Shield AI successfully demonstrates autonomous teaming with V-BAT UAS
The demonstration was the final milestone of the innovation arm of the Department of the Air Force (AFWERX) autonomy effort under its Strategic Funding Increase programme and in collaboration with the Air Force Research Laboratory (AFRL) Sensors Directorate.
Shield AI used its Hivemind AI pilot to launch a team of three V-BATs to monitor and surveil simulated wildfires. The multi-agent, coordinated team conducted detect, identify, locate, and report (DILR) missions in a contingency scenario with dual-use applications.
This work with AFWERX sets Shield AI on a path to deploy V-BAT teaming capabilities in GPS- and- communications-denied environments in 2024.
Shield AI’s president Brandon Tseng said: ‘Intelligent, affordable mass that can see everything on the battlefield, execute the mission even when GPS and comms are denied or degraded, and put all our adversaries’ military assets at risk at all times is the Holy Grail of deterrence. This milestone brings us closer to achieving that reality.’
‘We had many customers from across the DoD enterprise attend the event and my favourite customer quote was “Wait, you’re flying those three aircraft, doing the recon, and at the same time briefing us?”’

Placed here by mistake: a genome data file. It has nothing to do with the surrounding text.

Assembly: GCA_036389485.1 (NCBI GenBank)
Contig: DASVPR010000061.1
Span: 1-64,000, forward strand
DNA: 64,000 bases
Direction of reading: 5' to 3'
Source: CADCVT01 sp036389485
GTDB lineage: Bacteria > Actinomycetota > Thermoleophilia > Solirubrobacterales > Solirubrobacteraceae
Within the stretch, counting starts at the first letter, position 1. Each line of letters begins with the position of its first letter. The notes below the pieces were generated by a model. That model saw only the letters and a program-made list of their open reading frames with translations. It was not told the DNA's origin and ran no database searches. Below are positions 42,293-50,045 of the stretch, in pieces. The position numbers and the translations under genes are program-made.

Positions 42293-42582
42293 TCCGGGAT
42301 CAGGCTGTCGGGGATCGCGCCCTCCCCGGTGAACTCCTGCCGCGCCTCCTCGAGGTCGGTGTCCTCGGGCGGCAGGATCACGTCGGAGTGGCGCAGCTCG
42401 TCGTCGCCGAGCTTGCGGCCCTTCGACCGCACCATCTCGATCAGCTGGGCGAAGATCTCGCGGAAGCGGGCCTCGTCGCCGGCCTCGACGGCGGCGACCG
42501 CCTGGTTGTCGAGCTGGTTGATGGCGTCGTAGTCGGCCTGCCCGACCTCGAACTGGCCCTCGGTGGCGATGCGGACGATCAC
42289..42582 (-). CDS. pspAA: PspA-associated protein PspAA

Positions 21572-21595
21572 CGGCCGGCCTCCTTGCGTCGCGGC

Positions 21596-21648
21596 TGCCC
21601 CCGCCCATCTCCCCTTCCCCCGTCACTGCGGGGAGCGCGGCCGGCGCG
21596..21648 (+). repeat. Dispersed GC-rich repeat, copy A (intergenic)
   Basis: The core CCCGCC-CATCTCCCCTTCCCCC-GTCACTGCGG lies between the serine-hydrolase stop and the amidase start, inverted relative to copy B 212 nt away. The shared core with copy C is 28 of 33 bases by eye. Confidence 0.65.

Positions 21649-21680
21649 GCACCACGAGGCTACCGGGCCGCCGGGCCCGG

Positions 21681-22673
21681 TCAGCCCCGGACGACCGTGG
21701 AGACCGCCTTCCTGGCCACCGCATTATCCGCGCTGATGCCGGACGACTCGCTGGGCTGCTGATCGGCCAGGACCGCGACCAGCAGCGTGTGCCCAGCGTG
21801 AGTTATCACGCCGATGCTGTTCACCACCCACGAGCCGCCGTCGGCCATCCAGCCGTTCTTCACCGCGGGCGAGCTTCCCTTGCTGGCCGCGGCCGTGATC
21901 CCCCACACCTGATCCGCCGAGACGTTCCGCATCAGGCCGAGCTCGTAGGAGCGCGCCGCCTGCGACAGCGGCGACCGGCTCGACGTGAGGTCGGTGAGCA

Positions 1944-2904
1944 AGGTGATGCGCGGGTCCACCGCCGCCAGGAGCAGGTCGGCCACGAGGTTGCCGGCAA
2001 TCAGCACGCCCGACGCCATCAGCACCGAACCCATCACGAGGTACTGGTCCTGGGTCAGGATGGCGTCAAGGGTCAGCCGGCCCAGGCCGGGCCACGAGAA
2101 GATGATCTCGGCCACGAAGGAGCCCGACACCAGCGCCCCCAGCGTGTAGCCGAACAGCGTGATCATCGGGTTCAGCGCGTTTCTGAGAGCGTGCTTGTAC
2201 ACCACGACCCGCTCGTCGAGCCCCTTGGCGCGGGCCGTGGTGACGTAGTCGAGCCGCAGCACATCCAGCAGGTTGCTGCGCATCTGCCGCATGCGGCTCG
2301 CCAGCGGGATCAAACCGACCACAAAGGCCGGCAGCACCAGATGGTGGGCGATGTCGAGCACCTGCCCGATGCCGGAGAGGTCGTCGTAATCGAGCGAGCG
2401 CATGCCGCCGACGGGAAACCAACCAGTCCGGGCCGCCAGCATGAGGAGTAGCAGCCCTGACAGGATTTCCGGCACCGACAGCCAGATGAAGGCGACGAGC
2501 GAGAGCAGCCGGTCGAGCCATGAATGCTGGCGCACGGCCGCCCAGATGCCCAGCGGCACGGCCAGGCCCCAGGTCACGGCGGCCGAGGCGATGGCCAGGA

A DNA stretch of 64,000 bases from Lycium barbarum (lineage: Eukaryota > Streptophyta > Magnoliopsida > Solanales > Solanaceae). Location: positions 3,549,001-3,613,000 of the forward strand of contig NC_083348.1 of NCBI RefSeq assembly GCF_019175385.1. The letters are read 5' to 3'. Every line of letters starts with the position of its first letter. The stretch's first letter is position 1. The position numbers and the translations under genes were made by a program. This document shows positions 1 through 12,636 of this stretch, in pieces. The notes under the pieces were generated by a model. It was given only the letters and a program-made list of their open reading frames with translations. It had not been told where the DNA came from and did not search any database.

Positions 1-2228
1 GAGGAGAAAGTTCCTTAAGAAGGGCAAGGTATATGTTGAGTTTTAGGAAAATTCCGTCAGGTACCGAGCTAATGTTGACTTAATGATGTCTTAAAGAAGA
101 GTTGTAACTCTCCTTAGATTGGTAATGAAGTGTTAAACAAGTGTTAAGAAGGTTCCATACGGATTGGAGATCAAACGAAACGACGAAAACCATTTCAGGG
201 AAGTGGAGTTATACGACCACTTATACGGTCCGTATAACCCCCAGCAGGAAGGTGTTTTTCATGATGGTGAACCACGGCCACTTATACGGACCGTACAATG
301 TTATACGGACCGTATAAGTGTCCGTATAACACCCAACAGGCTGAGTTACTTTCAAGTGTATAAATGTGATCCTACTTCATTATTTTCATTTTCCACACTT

Hivemind can be trained for a variety of missions and its modular open systems architecture enables portability to other aircraft. It has flown quadcopters, V-BATs and jet aircraft.
V-BAT teaming capabilities in GPS- and- communications-denied environments are expected to be deployed in 2024. (Photo: Shield AI)
According to the company Hivemind can be trained to undertake a range of missions, including integrated air defence breach, SCUD missile hunting, zone reconnaissance, counter-air, beyond-visual-range strike, maritime domain awareness and communications-contested operations.
AFWERX prime division chief Col Tom Meagher said: ‘What’s exciting to us is not just the capability that teaming V-BATs can bring to the table or how it’s on a great path for fielding with DoD partners, but how autonomy stacks can be leveraged across different aircraft and programmes.’
‘The continual application of autonomy from small systems, now V-BAT, and onto larger platforms provides paths for industry progression and autonomy maturation.’
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